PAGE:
Have you ever been concerned for your child’s safety or mental health because you had no idea what a video game rating meant? Fear not, for those days are over! I can definitively say as a gamer of over 12 years that I have had experience with them, and with a very conservative family, I understand the need for content descriptors on games. If you’ve ever gone shopping for games, you’ve probably flipped the box over and found one of these symbols:
Needless to say, none of the last three are appropriate for younger kids. I play very few T-rated games for the very reason some people play M-rated titles: The content. Keep in mind, T-rated games are for 13-year-olds and up. If I went to a store and I looked 13, I could buy a T-rated game if I looked the part. But they’d probably ask me for ID if I was purchasing an M-rated game. You don’t see people asking for ID when purchasing R-rated movies, now, do you? There’s a reason; Games are dangerous. For some, games are considered much less harmful than movies, but it’s evident lawmakers don’t think so. Here’s a list of all the content descriptors to be found on game boxes and exactly what they mean:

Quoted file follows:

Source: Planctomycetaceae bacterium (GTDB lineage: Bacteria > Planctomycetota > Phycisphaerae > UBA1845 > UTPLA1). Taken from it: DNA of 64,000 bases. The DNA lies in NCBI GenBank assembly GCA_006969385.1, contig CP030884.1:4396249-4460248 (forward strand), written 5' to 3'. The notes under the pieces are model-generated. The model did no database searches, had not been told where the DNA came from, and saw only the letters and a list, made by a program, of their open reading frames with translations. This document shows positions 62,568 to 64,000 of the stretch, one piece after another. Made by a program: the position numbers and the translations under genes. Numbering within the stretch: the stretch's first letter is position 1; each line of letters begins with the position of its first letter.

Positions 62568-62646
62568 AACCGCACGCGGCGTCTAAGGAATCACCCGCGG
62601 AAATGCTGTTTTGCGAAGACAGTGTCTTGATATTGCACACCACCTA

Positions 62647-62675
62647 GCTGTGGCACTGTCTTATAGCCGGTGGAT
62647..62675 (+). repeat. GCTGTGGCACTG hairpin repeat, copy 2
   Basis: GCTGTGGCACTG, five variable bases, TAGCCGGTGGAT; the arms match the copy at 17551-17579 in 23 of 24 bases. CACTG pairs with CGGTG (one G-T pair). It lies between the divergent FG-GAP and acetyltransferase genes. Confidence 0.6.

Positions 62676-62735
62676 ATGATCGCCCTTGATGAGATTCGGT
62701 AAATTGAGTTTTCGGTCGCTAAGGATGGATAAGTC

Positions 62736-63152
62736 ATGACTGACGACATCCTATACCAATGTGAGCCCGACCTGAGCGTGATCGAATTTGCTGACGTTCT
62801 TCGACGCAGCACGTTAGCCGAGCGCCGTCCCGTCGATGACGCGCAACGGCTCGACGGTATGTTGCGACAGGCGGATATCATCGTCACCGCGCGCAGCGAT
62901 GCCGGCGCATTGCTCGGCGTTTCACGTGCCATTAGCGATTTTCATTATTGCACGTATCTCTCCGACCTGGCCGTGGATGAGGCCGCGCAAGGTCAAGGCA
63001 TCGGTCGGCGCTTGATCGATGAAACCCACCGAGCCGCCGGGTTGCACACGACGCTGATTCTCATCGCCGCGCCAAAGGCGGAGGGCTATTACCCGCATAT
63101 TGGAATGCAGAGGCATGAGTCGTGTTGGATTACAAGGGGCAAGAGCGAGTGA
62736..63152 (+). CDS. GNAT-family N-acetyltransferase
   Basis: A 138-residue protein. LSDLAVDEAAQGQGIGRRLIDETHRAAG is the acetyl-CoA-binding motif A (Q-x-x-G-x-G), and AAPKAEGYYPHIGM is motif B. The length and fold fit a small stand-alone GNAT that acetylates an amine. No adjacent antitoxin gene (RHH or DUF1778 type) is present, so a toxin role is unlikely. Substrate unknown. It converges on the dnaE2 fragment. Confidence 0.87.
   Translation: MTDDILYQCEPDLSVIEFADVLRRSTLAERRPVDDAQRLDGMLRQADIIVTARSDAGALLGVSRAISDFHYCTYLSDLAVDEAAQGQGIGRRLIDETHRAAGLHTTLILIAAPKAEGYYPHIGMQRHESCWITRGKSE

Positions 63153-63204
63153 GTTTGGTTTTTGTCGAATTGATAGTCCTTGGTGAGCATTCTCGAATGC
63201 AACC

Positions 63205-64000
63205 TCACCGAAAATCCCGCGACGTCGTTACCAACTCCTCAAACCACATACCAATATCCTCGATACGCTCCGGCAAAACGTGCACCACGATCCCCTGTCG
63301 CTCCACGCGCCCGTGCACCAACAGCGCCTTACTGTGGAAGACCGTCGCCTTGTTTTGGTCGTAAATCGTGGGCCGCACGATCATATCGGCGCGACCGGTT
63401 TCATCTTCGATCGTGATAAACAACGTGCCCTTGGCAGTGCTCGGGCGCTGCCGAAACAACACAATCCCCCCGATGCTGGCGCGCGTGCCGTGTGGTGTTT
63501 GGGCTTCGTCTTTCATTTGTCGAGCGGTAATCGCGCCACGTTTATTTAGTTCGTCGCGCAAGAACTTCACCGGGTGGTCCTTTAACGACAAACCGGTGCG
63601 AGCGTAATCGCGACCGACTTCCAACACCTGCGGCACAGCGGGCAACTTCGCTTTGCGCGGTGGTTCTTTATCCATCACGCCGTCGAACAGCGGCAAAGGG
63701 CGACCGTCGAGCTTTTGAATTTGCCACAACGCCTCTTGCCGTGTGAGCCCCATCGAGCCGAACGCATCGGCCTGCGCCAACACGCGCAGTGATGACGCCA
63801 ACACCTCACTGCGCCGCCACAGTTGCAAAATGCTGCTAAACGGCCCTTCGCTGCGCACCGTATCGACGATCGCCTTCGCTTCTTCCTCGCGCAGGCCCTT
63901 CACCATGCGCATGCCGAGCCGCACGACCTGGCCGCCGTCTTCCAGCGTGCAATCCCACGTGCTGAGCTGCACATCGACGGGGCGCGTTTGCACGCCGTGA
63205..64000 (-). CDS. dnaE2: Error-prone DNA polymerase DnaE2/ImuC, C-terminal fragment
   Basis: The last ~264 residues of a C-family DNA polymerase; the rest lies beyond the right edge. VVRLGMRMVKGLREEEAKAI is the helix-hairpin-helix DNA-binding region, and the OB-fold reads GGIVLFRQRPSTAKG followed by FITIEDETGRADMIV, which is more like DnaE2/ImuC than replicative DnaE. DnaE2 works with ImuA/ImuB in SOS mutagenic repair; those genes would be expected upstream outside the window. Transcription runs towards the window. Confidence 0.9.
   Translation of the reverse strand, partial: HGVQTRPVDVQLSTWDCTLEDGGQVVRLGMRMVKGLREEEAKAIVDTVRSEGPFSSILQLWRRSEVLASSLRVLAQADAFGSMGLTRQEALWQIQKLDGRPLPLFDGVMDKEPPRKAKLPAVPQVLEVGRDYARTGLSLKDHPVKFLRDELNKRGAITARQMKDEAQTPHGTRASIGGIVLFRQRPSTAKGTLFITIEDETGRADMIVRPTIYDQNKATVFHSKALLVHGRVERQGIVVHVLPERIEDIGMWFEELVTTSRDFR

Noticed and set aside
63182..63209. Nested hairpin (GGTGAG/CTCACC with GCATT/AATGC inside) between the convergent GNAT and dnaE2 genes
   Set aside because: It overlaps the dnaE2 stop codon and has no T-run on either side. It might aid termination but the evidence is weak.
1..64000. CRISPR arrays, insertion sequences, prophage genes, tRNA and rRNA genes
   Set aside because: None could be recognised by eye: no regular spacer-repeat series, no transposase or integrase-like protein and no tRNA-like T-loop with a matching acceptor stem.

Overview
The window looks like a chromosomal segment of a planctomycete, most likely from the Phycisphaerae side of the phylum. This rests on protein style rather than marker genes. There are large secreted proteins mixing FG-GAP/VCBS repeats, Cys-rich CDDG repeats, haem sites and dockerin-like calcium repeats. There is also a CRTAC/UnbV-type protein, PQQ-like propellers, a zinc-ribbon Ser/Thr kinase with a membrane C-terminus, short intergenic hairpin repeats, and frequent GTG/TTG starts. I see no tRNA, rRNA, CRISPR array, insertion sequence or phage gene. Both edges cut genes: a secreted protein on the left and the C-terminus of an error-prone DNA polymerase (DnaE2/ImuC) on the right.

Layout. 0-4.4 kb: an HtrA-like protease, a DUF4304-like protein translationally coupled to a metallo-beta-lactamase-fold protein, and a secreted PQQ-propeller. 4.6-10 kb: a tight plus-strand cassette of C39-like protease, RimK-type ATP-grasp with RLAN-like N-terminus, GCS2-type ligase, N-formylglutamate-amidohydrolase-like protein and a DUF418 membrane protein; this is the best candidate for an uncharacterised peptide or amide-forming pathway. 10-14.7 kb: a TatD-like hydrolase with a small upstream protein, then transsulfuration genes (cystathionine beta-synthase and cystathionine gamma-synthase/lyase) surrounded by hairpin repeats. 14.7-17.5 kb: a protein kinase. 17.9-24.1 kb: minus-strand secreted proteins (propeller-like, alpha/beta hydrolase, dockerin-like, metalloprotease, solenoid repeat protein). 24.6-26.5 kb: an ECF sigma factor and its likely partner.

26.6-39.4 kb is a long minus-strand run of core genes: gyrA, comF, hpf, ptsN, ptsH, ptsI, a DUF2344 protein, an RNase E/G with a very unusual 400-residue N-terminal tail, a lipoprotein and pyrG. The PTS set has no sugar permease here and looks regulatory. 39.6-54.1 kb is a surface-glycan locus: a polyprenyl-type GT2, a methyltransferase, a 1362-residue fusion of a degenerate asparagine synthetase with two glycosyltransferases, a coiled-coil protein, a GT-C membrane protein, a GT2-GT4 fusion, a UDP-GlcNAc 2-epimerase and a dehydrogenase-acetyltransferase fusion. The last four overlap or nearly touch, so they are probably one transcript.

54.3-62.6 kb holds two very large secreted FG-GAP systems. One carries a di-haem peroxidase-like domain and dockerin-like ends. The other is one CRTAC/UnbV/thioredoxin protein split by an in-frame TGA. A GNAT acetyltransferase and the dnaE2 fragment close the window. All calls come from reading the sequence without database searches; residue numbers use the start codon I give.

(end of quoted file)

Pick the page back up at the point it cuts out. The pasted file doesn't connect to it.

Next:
I’ve found this list very helpful in the past, so I hope it will aid you as much as it has me. But that’s not the end. You have to be extra careful still. Some content descriptors aren’t as particular as I’d like, and really need clarifying. ESRB.org has excellent and detailed descriptions of exactly what is in the games. http://www.esrb.org/mobile/ is the page for the ESRB’s mobile app for checking ratings while you’re at the store, so you won’t have to go back home to check. You can find a quick explanatory commercial for it here:
This app, coupled with the content descriptors, are a great tool for deciding what you want for your kids. I can’t bash you over the head with the trials of video games, or the morality of CG violence and sex, so I’ll just say that what you choose may have more of an impact than you think it will. So choose wisely. Later!